And this relates to the first two points. One problem with Kyle is the fact that it's dull watching Kyle go through his life, if he's not aiming for something. It matches the somewhat melancholic and stark tone, but it's quite shallow.

Plus, the antagonist completely overshadows him. He's larger-than-life. At one point, I wish it was his story I was reading--except for the fact that the entire point was that he's supposed to be an enigma, with the explanation behind his motive unexplained.

Now, if a character is unsympathetic, unmotivated, and boring, why read his story? If you're the kind of person who hates 2nd person, this story can kill you.

Saving Grace:

Only the ending saved the book.

It was only when the antagonist finally pushes Kyle into a situation where he was truly trapped, and not of his own accord, when I finally wanted justice done. Regardless of what actions and inactions he had done, he didn't deserve what happens to him, and it's cathartic seeing him confront the antagonist--and then see his fatal flaw undone him in the end.

The problem with this that it took the entire book for the plot to reach such a point. It shouldn't take that long, even if it's only a novella.

You is a tragedy, with Kyle's flaw being apathy. Problem is, unlike many good tragedy, there was never a high point to compare his fall to.

What's the Point?

Not that kind of mouse!
That what I wondered after finishing the book.

A few months later, I stumbled onto MICE, which stands for Milieu (setting), Idea, Character, and Event. These are the four points a story can have. For example, Lord of the Rings is primarily Milieu. Much genre fiction like mystery novels are Event stories.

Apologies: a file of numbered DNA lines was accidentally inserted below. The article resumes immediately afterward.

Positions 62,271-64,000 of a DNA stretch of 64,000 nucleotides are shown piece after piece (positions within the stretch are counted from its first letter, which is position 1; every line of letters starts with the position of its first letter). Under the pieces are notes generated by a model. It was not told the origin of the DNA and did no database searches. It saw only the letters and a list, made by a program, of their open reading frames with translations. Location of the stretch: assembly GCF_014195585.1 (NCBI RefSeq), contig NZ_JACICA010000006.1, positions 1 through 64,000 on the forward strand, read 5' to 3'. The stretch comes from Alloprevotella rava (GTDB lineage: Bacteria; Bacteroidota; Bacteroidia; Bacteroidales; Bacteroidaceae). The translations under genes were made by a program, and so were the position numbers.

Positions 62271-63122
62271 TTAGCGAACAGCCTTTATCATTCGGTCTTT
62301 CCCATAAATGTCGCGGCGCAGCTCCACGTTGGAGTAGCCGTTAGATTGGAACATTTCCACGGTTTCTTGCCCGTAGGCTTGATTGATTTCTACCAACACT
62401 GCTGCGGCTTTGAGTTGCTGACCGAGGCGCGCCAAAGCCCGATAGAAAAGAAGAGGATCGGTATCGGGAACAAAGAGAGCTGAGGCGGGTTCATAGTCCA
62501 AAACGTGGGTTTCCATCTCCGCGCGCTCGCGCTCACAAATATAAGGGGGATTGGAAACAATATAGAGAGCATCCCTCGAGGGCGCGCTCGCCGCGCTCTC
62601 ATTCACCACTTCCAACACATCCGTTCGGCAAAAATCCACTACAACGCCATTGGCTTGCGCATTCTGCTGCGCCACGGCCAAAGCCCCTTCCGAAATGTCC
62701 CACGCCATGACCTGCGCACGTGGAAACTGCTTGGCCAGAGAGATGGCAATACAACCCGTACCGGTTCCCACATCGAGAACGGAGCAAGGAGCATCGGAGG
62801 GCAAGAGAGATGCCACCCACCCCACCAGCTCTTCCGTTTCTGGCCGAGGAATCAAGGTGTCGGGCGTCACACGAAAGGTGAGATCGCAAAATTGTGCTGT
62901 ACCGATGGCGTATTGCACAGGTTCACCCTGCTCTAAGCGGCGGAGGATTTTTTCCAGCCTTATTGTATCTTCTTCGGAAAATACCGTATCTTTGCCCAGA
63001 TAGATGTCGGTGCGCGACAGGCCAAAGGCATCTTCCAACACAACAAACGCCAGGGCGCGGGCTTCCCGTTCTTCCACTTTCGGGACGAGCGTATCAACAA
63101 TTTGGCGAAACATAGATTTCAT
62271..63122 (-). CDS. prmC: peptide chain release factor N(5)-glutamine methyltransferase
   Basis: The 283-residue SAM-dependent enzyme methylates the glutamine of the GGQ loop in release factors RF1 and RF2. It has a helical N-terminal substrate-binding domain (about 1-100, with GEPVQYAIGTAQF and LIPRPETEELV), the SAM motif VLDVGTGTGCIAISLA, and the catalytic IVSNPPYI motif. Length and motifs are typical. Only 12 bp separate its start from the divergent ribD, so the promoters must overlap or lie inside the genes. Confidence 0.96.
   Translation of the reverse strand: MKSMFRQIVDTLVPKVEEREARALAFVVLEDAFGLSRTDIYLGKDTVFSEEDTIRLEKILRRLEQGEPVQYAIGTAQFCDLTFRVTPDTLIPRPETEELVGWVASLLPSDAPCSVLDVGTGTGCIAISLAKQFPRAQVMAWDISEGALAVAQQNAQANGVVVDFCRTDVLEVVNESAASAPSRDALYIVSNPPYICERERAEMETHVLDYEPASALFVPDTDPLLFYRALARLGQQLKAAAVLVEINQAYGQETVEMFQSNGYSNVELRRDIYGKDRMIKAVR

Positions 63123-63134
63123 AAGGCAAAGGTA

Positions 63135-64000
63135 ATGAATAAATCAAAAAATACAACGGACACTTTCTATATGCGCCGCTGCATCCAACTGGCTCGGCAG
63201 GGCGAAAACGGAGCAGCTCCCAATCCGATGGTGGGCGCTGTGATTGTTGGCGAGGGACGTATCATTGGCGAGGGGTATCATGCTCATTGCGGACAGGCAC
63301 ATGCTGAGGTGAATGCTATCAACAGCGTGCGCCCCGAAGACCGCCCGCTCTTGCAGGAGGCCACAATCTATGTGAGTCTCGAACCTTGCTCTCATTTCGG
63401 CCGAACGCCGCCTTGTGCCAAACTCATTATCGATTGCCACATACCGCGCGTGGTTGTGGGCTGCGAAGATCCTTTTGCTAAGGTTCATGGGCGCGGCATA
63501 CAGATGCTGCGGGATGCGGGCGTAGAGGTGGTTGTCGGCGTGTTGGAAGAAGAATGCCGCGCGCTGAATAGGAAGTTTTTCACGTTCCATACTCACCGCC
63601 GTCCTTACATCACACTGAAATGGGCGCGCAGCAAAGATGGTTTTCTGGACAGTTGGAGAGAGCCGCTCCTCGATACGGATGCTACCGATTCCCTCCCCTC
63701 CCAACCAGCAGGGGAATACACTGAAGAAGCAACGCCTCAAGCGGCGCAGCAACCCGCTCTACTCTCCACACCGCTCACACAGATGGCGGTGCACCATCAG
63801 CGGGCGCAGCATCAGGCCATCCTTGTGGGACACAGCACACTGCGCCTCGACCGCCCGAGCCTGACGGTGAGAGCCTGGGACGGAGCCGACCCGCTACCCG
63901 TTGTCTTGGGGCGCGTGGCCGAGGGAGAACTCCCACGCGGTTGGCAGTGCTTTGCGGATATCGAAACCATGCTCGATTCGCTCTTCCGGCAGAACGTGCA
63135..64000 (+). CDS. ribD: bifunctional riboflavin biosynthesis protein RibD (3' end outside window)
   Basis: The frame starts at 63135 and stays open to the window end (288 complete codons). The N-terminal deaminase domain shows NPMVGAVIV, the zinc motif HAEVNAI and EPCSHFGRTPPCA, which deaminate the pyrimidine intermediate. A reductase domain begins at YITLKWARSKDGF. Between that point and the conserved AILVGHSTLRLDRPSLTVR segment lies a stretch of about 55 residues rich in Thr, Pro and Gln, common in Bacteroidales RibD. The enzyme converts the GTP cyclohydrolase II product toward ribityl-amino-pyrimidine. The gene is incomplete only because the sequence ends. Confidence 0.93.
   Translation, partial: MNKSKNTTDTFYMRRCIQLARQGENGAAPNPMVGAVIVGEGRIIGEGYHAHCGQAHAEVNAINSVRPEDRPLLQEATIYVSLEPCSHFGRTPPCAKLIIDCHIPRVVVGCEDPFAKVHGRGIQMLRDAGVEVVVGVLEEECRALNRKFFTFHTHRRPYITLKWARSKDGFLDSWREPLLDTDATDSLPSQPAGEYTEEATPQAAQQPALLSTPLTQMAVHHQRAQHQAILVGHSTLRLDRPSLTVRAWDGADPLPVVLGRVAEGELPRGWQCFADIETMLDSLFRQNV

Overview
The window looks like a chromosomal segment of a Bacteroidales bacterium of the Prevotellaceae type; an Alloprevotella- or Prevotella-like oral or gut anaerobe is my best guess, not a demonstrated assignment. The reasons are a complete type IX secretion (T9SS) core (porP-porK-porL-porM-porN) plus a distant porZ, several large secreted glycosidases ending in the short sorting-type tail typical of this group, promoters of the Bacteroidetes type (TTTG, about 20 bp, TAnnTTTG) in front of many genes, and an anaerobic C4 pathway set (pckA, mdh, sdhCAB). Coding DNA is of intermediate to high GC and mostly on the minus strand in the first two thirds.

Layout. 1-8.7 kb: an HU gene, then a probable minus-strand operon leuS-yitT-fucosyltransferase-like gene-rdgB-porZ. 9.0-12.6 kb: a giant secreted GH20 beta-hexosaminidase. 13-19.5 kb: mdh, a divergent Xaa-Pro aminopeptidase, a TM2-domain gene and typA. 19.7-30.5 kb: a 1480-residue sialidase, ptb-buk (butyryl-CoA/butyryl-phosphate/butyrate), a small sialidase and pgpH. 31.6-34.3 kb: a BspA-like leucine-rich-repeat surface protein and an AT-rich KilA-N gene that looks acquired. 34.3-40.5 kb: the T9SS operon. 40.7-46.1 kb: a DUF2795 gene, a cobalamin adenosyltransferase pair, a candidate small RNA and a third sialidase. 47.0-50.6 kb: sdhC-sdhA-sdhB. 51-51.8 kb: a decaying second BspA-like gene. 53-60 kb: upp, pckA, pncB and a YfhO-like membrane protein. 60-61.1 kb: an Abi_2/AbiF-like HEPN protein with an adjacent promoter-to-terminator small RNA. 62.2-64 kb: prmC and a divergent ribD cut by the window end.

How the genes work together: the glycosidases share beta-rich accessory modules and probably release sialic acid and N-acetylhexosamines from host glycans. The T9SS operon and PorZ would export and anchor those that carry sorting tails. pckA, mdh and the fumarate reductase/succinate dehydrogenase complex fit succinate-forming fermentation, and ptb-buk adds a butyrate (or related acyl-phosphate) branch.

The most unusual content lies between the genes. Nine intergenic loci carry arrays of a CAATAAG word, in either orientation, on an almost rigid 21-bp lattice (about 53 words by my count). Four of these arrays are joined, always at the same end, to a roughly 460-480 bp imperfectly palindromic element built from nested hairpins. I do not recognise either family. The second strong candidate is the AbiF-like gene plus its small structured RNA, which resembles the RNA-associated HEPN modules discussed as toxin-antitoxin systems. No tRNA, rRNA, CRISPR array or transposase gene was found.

It's clear that Character is right out. Kyle isn't the point. It seems like an examination of the flawed setting (Milieu), but the point wasn't to explore it, Kyle isn't searching for an answer for a question, and the book isn't trying to prove a point (Idea), and the chain of events aren't tight enough to be an Event story.

What is it then?

What You Is:

The main problem is that You, for the most part, is very experimental.

It's primarily a literary novel, being a strange type of realistic story with an implausible antagonist. It's a novella with no chapters. And it's in the second-person.

Kyle defines all definitions of being a protagonist. The book is a slice-of-life of a dreary world.

Experimental books are very hit-or-miss. It missed with me.

It likely missed with lots of other readers.


Now, this book got primarily positive reviews, but few of them account for Kyle. Yet, as a protagonist in a Young Adult world, he's a huge factor, if not the factor that can make-or-break a book.

My point I'm trying to make is: make sure we want to read the protagonist's story. Make sure there is a point behind the prose. Make us want to see the protagonist change.

And if he doesn't and end up dooming himself? Actually make the journey interesting and entertaining. Make the read worth it.

Besides, 2nd person is unconventional enough.